Skip to main content

The European Schools Project

The European Schools Project (ESP) has been running for several years with the aim of helping schools throughout Europe, and other countries, to collaborate on learning projects using e-mail and, often, foreign languages. More than 300 schools in 25 countries take part.

Among the 24 UK schools involved in the project, a disproportionate number are in Kent, thanks to an arrangement with the University at Canterbury to allow schools to use the Joint Academic Network (JANET) for e-mail. David Marchant, the UK co-ordinator, explained what the project had brought to his school, Homewood in Tenterden: "On March 9 I got an e-mail from a Finnish school and they wanted information about how much a house is, the price of a pair of shoes, a new car, what doctors charge, a kilogram of beef and so on for a statistics exercise they were doing. So I printed a questionnaire, gave it to most classes, we used the computer room for two weeks, and we sent back, electronically, 82 files. These were Year 9 children. They learned word processing, they were doing research, they were learning things without realising it."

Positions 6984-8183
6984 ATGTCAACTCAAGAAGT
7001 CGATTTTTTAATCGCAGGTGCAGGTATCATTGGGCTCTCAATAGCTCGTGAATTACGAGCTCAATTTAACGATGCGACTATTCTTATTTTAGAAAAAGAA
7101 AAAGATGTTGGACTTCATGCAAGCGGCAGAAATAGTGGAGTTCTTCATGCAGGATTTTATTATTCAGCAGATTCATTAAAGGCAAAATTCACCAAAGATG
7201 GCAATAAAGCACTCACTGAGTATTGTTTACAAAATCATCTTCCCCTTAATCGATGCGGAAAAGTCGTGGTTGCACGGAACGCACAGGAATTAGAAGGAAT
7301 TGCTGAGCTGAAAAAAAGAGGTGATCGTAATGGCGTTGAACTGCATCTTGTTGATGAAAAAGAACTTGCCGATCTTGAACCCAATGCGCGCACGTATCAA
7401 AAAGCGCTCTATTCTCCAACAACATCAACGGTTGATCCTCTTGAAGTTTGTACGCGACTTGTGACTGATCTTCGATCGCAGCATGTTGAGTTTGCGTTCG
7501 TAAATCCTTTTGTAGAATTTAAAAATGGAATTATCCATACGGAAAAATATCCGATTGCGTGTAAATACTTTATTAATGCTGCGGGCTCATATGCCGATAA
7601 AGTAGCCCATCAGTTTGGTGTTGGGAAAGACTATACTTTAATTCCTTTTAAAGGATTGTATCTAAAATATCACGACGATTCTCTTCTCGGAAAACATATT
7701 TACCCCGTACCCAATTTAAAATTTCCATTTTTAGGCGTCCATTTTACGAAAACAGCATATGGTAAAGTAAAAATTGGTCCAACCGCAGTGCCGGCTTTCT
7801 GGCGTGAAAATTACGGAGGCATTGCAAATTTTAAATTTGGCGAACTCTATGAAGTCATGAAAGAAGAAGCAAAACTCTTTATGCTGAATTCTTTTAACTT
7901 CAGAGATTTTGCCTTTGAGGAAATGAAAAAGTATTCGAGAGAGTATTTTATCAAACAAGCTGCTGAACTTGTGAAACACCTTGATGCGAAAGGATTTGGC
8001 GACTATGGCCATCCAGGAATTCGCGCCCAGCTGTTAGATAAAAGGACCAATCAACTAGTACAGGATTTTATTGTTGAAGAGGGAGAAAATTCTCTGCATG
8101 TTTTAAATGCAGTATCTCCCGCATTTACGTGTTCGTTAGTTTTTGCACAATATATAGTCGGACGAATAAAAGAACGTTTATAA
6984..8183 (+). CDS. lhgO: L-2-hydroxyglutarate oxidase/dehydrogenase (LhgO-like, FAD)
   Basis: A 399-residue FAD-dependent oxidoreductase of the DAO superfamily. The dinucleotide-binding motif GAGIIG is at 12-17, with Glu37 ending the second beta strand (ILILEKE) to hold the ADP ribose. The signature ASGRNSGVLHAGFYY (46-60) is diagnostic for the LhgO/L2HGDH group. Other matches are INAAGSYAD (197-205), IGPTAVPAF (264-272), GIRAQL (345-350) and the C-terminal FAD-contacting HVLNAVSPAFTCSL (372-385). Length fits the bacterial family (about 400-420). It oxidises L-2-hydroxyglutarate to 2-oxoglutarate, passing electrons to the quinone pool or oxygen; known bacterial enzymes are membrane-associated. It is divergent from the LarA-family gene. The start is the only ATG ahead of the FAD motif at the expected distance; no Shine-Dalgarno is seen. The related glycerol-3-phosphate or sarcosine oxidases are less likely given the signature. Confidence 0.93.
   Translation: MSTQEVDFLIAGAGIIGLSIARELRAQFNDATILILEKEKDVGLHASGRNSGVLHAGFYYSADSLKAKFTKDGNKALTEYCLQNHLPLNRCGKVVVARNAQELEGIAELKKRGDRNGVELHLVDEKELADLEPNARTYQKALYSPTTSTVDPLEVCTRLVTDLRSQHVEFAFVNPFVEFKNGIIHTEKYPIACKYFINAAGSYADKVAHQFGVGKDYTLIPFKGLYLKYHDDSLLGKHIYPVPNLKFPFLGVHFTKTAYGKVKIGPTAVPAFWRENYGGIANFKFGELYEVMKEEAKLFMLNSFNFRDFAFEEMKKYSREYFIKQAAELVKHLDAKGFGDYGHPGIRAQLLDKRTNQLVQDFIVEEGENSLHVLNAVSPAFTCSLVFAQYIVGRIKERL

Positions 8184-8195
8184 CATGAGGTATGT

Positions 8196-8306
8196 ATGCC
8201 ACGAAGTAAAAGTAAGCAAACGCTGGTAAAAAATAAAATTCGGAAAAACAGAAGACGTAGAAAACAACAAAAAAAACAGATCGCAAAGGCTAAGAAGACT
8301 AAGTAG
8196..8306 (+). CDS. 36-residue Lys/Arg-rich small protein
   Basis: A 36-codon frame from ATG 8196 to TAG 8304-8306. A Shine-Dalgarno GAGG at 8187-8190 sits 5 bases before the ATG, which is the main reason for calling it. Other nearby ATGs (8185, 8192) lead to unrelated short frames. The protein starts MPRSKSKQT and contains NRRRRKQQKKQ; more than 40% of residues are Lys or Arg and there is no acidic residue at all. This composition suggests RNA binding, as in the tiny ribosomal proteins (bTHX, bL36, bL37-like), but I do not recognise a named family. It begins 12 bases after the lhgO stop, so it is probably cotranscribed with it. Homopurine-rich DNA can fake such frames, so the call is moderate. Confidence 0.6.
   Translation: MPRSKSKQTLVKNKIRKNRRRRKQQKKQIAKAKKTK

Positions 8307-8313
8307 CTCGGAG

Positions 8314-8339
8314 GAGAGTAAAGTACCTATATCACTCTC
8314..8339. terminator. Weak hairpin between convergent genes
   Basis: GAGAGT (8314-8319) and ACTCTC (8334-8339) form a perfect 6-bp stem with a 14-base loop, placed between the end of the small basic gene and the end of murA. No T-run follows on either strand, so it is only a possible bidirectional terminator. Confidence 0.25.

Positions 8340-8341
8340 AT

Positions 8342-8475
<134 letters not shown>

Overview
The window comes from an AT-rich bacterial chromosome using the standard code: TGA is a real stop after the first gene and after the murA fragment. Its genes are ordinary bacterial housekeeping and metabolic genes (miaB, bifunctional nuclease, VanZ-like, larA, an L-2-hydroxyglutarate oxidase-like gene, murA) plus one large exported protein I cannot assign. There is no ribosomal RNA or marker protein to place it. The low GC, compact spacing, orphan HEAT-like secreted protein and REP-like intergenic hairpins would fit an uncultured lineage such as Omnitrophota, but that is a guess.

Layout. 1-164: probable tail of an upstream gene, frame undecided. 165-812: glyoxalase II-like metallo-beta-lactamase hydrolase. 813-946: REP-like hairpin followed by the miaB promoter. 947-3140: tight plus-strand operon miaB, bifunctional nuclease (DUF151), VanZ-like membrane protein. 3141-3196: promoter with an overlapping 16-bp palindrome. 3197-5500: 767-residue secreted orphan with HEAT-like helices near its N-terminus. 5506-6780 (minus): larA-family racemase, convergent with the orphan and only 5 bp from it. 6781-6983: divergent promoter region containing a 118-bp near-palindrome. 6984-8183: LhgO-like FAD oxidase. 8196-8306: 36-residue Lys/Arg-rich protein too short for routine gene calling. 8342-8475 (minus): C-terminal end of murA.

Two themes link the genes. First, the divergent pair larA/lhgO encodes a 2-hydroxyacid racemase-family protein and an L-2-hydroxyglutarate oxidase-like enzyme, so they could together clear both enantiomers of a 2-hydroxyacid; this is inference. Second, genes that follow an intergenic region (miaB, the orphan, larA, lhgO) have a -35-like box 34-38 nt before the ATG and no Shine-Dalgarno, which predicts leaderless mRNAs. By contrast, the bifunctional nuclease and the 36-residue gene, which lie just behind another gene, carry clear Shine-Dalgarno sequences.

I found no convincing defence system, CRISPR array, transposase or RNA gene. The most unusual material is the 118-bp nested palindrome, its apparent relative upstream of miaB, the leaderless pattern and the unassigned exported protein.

The information from Amsterdam is written in Euro-jargon, but the principles are straightforward enough. It has coined the word "teletrips" to mean collaborative distance learning projects designed by teachers, with a strong curriculum element which students from several countries can take part in together using e-mail or Internet connections.

The easiest way to get information about it is electronically from the University of Amsterdam.

Log in or register for FREE to continue reading.

It only takes a moment and you'll get access to more news, plus courses, jobs and teaching resources tailored to you